Assessment Report

New Zealand Scholarship
Biology 2022

Standard 93101

Part A: Commentary

Candidates that considered the information provided and critically analysed the questions with understanding were able to plan and integrate concise and accurate answers and gain higher marks.  

Candidates who took the time to unpack the question(s) and understood the relevant biological principals were better able to justify how or why they apply in the context provided. Using the relevant information in their answers, they were able to display in depth understanding relating to key biological concepts in the question.

Part B: Report on performance standard

Candidates who were awarded Scholarship with Outstanding Performance commonly:

  • avoided any unnecessary repetition by planning answers and managing to coherently link different ideas together
  • displayed high level literacy skills including clear and concise comparisons
  • closely integrated the resource material and prior knowledge into their answers
  • comprehensively addressed each aspect of a question, showing perception and insight
  • justified in depth the importance of the evidence provided in a question.

For Question One

  • were able to correctly identify changes brought about by natural selection in penguins and their adaptive advantage
  • realised that interspecific competition, and not predation, was the reason for the large penguins’ extinction.

For Question Two

  • were able to correctly link human impact on the ferrets’ habitat to their reduction in numbers
  • realised that vaccinations would disrupt transmission/spread of disease leading to possible eradication
  • explained that habitat would need to be expanded to allow for better survival of both prairie dogs and black-footed ferrets.

For Question Three

  • correctly discussed the evolution of Homo floresiensis in terms of founder effect and allopatric speciation
  • realised that many archaic features could be attributed to specific selection pressures on Flores Island and used evidence to justify this idea.

Candidates who were awarded Scholarship commonly:

  • planned answers to ensure they largely avoided unnecessary repetition
  • critically analysed the relevance of the evidence they extracted from the resource material
  • displayed high levels of literacy, so they could concisely express their ideas
  • used biological terminology correctly
  • integrated resource information into their answers.

For Question One

  • correctly identified various processes of evolution and were able to clearly define natural selection
  • realised that the availability of vacant niches results in adaptive radiation.

For Question Two

  • identified the relationship between black-footed ferrets and prairie dogs
  • explained how captive breeding programs along with cloning or transgenesis would support conservation efforts of black-footed ferrets.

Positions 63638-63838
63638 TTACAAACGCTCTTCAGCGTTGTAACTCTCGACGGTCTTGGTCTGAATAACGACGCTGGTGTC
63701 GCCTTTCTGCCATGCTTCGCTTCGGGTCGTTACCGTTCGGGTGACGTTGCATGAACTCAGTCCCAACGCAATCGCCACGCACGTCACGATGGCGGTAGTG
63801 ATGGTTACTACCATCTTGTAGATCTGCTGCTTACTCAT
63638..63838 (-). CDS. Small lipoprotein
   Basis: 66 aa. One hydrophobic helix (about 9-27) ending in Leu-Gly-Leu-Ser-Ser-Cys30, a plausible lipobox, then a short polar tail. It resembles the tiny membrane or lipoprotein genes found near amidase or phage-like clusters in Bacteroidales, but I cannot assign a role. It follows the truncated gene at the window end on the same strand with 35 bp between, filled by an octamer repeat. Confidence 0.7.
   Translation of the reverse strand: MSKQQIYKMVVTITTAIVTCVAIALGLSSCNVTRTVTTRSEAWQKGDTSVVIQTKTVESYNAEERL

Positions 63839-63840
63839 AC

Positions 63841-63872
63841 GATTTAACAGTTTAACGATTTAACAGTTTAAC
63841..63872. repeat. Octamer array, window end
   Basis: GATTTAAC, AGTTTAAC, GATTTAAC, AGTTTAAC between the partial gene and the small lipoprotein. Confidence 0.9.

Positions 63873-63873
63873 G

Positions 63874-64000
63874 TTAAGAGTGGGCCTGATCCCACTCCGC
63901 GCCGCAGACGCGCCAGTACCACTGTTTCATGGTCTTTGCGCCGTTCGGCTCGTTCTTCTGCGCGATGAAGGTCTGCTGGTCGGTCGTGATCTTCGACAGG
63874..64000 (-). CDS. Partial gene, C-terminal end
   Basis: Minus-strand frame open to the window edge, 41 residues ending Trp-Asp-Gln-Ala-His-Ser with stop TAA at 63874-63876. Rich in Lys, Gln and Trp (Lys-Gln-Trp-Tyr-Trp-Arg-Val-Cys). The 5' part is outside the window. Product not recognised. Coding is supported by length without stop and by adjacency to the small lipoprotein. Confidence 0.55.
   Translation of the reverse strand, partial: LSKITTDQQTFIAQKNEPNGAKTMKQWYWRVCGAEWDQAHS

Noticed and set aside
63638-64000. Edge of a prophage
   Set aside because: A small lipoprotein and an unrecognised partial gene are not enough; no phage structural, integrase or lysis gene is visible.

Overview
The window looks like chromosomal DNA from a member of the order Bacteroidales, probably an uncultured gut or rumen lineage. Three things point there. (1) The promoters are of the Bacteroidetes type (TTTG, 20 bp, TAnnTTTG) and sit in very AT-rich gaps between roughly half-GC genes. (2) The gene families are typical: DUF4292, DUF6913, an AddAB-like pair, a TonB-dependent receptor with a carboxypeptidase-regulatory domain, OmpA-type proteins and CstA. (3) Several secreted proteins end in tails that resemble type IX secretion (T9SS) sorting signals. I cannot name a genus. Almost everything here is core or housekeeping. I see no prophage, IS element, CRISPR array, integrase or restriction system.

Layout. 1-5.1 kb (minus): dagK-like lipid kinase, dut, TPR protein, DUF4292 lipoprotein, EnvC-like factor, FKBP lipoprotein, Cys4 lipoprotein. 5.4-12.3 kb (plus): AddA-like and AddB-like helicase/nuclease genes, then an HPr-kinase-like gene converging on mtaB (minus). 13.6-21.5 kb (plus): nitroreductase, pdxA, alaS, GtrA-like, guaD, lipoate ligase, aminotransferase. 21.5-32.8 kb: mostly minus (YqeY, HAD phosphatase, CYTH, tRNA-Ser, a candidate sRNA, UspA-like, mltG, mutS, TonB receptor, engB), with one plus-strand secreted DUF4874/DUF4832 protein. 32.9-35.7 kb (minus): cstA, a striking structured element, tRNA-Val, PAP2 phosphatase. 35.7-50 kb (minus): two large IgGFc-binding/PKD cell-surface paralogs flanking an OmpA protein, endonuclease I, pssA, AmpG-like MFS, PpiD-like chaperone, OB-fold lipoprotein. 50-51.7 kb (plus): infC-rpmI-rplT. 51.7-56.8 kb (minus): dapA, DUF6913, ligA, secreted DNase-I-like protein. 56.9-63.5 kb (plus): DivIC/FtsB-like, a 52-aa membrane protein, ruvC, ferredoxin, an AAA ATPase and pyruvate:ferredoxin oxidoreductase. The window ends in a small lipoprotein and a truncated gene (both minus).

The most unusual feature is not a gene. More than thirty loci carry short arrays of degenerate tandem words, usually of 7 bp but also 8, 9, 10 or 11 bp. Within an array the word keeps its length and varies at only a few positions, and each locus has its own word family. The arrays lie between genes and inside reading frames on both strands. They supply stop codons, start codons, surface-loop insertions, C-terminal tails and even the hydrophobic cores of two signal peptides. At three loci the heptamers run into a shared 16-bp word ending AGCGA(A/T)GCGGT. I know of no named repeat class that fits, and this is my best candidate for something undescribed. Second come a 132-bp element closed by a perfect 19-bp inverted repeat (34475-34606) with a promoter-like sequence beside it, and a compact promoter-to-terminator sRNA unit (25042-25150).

For Question Three

  • linked evidence from fossils to the origin of Homo floresiensis
  • realised that the distance of Flores Island to the mainland required boats/rafts.

Candidates who were not awarded Scholarship commonly:

  • wrote answers without much coherence, demonstrating a lack of planning
  • re-wrote the question without supplementary explanations
  • only partially addressed questions by writing vague answers
  • showed some strength in a limited range of biological concepts
  • did not justify why the resource material was relevant to a question.

For Question One

  • wrote about evolutionary processes without using correct biological terminology
  • wrongly assumed the extinction of large penguins was a result of predation.

For Question Two

  • did not explicitly identify the interspecific relationship between black footed ferrets and prairie dogs as exploitation or predator/prey with additional dependence related to burrow use
  • did not link negative effects on black-footed ferrets to their decreasing numbers or reproductive success.
  • stated that habitat conservation (without expansion) would suffice to improve ferret’s vulnerable status
  • misunderstood the importance of vaccinations breaking the spread of disease, leading to possible eradication.

For Question Three

  • did not clearly state which model was most supported by the evidence
  • did not relate any anatomical changes to selection pressures on Flores
  • did not integrate the resource material sufficiently into their explanation of Homo floresiensis’ cultural evolution.

Subject page


Previous years' reports

2021 (PDF, 176KB)

2020 (PDF, 138KB)

2019 (PDF, 160KB)

2018 (PDF, 95KB)

2017 (PDF, 42KB)

2016 (PDF, 192KB)

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